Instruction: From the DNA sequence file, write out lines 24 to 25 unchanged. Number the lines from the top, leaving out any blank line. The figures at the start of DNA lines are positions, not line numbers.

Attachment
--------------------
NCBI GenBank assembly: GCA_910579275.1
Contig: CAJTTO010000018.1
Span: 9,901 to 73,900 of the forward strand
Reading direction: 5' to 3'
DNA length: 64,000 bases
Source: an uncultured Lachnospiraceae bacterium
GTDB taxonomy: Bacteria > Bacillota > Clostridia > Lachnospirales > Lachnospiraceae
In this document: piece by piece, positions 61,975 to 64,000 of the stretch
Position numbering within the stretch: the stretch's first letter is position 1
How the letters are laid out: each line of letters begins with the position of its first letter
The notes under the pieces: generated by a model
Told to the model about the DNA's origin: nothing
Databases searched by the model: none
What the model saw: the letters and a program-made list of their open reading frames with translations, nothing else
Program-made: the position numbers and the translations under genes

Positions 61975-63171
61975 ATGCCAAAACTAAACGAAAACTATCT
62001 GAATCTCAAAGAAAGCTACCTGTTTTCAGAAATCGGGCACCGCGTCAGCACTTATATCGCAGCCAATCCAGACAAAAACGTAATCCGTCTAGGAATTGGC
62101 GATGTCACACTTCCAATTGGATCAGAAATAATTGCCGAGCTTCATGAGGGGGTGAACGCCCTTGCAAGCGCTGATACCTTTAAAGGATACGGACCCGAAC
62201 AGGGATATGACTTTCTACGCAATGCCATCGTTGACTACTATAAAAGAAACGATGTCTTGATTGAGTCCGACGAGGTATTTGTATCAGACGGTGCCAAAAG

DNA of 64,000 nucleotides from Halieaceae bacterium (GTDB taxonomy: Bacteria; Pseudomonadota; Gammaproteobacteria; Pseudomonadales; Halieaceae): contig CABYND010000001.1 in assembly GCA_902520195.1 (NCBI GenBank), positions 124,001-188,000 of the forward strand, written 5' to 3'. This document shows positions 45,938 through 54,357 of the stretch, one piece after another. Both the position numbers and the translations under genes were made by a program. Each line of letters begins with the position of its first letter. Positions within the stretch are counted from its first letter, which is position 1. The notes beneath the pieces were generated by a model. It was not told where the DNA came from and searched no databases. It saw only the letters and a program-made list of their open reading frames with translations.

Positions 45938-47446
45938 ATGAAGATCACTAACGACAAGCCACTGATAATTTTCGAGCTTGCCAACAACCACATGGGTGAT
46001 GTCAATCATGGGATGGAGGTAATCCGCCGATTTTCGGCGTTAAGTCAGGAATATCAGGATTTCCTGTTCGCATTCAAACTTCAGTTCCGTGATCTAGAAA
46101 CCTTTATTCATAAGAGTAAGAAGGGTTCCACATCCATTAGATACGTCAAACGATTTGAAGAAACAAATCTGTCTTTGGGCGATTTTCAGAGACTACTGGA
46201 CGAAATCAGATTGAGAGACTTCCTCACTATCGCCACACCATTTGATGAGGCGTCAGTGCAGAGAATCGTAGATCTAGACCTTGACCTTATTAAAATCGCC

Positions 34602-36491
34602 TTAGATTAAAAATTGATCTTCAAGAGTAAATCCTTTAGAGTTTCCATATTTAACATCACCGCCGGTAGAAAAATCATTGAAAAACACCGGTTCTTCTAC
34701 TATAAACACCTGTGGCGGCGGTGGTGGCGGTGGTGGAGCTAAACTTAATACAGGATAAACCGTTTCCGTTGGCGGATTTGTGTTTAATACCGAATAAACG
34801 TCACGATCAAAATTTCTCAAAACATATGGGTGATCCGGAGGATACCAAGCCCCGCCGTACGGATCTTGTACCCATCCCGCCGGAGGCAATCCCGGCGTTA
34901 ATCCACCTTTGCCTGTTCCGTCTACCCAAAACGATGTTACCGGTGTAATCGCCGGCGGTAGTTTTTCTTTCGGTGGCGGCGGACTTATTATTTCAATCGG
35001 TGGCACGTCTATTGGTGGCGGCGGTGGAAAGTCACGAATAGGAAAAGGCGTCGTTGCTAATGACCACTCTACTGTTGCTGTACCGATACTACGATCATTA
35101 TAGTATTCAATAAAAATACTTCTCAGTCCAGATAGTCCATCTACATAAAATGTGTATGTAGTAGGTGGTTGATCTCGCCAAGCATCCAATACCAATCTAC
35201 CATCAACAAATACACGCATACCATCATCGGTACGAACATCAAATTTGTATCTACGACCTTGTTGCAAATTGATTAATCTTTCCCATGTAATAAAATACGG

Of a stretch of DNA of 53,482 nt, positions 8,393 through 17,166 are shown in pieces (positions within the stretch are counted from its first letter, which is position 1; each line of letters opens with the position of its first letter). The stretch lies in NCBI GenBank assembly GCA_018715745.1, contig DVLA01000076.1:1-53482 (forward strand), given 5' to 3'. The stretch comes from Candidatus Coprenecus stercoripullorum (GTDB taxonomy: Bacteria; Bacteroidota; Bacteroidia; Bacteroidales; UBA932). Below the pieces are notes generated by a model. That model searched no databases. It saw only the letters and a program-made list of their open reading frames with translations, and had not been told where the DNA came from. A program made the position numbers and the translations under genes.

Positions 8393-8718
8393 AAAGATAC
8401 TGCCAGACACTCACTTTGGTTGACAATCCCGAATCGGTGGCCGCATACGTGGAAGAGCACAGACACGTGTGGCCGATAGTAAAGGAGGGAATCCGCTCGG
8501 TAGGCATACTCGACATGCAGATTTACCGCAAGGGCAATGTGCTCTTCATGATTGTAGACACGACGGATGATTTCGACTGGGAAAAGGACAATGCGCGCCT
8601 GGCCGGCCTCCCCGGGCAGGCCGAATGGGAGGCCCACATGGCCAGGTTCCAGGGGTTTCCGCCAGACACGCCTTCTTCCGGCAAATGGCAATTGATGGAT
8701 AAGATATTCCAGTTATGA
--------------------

46001 GTCAATCATGGGATGGAGGTAATCCGCCGATTTTCGGCGTTAAGTCAGGAATATCAGGATTTCCTGTTCGCATTCAAACTTCAGTTCCGTGATCTAGAAA
46101 CCTTTATTCATAAGAGTAAGAAGGGTTCCACATCCATTAGATACGTCAAACGATTTGAAGAAACAAATCTGTCTTTGGGCGATTTTCAGAGACTACTGGA